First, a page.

That being said I think I should take a minute to remind you to be safe because as much fun as deep fried turkey or Beer Barbeque Chicken sounds its also the time when you singe your eyebrows or poke somebody's eye out so here are a few very handy tips from people who know a thing or two about fire grilling
So check out Kingsford
Tips for Safe Grilling
Pick a safe grilling area
Place your grill on a flat, level surface so it won’t tip over. Keep it away from overhangs, fences, deck railings and shrubbery that could be ignited by a sudden flare-up or flying spark.
- Position the grill in a well-ventilated location. Never barbecue inside homes, tents or vehicles. Burning charcoal inside can kill you. It gives off carbon monoxide, which has no odor.
- Keep children and pets away from the grill when it’s in use.
Handle Charcoal carefully
- Never add lighter fluid directly to hot coals to get a sluggish fire going again. The flame could travel up the stream of fluid and burn you.
- If coals are slow to start, place several new briquets in a small metal can and apply lighter fluid following lighter fluid instructions. Add these briquets, using a pair of long-handled tongs, to warm coals and light with a match.
- Never use gasoline or kerosene to light a charcoal fire. Both can cause an explosion.
- Do not close the lid until you are ready to cook. Doing so might put out the fire or cause a rush of flame when the lid is removed. Closing the lid prematurely also can prevent charcoal lighter fluid from completely burning away, giving foods a strange taste.
- Coals are HOT — they can reach up to 1000°F. Use insulated, flame-retardant mitts when cooking or handling any part of the grill. Also, use long-handled barbecue tongs and utensils for safe handling of food and coals.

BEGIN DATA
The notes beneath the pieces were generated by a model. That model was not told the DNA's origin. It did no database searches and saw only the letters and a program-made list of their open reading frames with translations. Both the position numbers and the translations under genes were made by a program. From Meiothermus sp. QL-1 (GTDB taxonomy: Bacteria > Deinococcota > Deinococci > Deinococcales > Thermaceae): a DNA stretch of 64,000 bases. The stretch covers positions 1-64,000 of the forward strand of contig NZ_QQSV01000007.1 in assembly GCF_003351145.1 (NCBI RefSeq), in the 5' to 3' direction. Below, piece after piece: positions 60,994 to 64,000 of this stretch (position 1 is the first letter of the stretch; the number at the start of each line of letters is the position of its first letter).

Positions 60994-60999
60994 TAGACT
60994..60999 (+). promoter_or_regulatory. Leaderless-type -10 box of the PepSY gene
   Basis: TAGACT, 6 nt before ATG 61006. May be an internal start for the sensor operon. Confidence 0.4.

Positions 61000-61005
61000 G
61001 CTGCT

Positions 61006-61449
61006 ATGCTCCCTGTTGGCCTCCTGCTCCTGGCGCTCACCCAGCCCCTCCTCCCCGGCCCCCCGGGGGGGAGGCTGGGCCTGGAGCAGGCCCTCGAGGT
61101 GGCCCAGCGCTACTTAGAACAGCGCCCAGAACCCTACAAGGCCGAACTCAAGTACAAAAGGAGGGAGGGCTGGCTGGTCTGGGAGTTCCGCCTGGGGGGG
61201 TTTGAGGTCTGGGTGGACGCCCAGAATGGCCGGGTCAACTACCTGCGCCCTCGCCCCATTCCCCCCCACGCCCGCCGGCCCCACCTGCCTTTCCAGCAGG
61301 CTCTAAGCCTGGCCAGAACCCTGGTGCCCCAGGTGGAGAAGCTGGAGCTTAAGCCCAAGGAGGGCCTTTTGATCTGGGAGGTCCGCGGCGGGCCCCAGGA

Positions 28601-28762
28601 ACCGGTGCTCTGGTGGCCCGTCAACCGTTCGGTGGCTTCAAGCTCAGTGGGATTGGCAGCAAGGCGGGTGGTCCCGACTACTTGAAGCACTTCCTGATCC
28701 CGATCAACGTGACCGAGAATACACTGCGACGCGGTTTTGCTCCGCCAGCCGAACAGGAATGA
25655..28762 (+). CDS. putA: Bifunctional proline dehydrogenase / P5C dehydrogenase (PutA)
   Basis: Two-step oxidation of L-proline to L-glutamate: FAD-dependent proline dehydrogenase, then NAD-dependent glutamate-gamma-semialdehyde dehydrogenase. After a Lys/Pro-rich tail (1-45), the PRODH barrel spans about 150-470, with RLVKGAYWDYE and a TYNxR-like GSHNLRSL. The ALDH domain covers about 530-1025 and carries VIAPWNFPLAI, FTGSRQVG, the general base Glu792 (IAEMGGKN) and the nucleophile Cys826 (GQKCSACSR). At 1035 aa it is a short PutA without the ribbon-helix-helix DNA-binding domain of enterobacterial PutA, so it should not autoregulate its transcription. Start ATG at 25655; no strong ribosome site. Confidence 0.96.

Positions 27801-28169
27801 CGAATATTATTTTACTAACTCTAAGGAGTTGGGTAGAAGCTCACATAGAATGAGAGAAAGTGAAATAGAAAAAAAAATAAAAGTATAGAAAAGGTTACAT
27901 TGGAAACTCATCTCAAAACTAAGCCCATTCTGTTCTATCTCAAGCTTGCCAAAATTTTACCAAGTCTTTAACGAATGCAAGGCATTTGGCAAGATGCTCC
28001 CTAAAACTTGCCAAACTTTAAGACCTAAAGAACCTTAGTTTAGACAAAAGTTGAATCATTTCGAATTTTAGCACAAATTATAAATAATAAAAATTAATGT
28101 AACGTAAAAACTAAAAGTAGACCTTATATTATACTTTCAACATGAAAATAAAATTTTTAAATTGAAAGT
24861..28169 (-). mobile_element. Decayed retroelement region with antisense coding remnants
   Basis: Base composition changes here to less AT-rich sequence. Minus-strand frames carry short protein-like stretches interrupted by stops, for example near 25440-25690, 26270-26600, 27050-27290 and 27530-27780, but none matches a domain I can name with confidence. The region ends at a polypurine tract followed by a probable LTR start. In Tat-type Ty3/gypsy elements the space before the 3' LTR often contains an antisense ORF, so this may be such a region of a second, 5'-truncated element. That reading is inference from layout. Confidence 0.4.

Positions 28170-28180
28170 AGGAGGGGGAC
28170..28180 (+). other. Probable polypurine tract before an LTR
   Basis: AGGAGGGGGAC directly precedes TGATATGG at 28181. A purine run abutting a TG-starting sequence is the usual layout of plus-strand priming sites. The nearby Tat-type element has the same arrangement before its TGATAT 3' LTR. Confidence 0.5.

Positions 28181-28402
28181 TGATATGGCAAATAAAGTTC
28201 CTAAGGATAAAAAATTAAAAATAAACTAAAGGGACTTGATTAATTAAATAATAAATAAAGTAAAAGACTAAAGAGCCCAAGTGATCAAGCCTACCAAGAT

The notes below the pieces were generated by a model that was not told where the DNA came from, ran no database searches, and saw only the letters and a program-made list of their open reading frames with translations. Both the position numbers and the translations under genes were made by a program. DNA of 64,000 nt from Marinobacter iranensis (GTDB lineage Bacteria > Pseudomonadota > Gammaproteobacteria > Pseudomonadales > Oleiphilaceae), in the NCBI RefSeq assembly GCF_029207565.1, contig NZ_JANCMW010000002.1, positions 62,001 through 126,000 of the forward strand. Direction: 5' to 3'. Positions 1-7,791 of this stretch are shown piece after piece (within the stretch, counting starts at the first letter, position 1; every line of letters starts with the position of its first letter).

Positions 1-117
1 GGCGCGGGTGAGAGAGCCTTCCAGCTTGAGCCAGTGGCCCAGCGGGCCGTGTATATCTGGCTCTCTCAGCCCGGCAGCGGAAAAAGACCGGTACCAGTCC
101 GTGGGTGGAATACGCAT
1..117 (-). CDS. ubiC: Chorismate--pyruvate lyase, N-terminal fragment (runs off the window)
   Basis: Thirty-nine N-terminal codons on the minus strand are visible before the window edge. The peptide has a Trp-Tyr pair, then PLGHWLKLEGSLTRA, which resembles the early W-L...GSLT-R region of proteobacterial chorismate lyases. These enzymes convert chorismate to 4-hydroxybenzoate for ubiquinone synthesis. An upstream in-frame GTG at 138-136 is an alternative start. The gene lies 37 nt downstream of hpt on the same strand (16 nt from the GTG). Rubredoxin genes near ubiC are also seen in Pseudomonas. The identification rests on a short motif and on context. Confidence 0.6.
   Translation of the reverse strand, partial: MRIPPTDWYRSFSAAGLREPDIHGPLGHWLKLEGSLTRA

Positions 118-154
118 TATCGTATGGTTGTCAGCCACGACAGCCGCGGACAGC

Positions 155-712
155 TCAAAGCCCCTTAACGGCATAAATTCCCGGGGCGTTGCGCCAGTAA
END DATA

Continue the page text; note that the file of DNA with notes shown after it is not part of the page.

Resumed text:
- Smoke the Competition. When smoking meat, pay special attention to controlling internal grill temperature. For an accurate reading, place a candy thermometer’s probe through the top grill vent and maintain a temperature of about 225 to 250°F. If the temperature rises above this range, slide the vent directly under the charcoal nearly closed while wearing heat-protective gloves. Continue to monitor the heat and open the vent again as the temperature drops.
Putting out the fire
- Place the cover on the grill, close the vents and allow the coals to burn out completely. Let the ashes cool for at least 48 hours and then dispose of them in a non-combustible container.
- If you must dispose of coals before they’ve completely cooled, remove them individually with long-handled tongs and carefully bury them in a can of sand or in a bucket of water. Never pour the hot coals into a pail of water, or vice versa. Steam from the briquets may burn you.
- Store briquets in a cool, dry area of the basement or garage. When charcoal absorbs moisture, it can be hard to light.
- For instant-lighting charcoal, keep bag tightly closed to prevent lighter fluid from evaporating.